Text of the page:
CFP: Transatlantic Reception of the Novel (4/26/07; Reception Studies Society Conference, 9/27/07-9/29/07)

full name / name of organization: 
Michael Davey
contact email: 

Transatlantic Fiction, Transatlantic Readers:
The Audience for the Novel in the US and Britain 1750-1860

Panel proposal for Reception Study Society Conference, Kansas City, MO, 9/27
- 9/29/2007

        The audience for the novel in English in the period 1750-1860 was
global, a result of the Anglophonic diaspora around the Atlantic basin. Yet
it remains to be demonstrated whether and how this fact influenced
individual writers or how best to understand the ways geography, nation,
gender, race, and class produced specific communities of readers-and to what
extent such communities for Anglophonic novels could be considered

        We are looking for papers that explore the reception of the novel in
English from a transatlantic perspective. We are especially interested in
papers that examine the hermeneutics of specific audiences or that challenge
our understanding of the audience for the novel in English when considered
in a transatlantic context. Finally, it is our intention to bring work by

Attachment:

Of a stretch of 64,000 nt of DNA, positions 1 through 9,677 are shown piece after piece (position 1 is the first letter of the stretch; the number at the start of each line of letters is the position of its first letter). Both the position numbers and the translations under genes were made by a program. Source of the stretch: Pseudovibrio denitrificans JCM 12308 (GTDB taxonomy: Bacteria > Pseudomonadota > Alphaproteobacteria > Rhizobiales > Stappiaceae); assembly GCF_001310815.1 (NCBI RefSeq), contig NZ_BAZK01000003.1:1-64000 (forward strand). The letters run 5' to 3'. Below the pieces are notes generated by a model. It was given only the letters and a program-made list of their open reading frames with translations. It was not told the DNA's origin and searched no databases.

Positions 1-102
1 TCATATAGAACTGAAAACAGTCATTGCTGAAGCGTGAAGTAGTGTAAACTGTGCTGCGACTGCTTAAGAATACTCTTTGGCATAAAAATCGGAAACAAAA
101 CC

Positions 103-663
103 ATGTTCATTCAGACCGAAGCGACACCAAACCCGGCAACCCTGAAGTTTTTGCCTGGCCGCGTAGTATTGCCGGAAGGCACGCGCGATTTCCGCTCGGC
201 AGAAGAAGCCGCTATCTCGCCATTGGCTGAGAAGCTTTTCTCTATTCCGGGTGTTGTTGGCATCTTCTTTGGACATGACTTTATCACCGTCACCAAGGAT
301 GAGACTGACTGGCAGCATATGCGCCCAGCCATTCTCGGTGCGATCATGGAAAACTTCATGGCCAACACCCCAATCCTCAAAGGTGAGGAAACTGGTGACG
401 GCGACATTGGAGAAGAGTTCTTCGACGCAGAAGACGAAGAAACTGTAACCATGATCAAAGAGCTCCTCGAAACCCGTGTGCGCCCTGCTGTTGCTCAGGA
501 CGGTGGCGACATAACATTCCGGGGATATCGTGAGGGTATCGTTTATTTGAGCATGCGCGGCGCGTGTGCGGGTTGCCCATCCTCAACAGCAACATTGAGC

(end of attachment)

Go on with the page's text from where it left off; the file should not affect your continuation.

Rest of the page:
scholars of British and American literature into dialogue with another,
transcending thereby the borders that exist between scholars of the novel in
the period of its rise and maturation on all sides of the Atlantic. Topics
could include (but are not limited to):

. The reception of specific works and/or authors from a transnational
. The audience for sentimental/domestic fiction (or other subgenres)
across national borders
. The emergence of the transnational audience for highbrow or literary
fiction in English
. The role of anthologies and republication in shaping a transatlantic
. How did novels negotiate existing discourses that disparaged fiction
and its writers and readers?
. Class and the transatlantic audience for the novel
. Gender and the transatlantic audience for the novel
. Marketplace and audience: the marketing of fiction in the
transatlantic world
. Transatlantic literary criticism
. How particular novels constructed and instructed their audiences,
encoding within themselves the hermeneutic strategies demanded of them
. The rivalry among British and American authors
. Trans-Atlantic history of the book
. Did novels identify themselves with or for a particular class or for
gendered audiences? How did audiences respond to such strategies?

Please submit (via email) an abstract and CV by April 26 to:

Dr. Michael Davey
Associate Professor
Department of English
Valdosta State University
Valdosta, GA 31698

The Reception Study Society (RSS) seeks to promote informal and formal
exchanges between scholars in several related fields: reader-response
criticism and pedagogy, reception study, history of reading and the book,
audience and communication studies, institutional studies, and feminist,
black, ethnic, gay, postcolonial, religious, and other studies.

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Received on Wed Apr 04 2007 - 16:53:35 EDT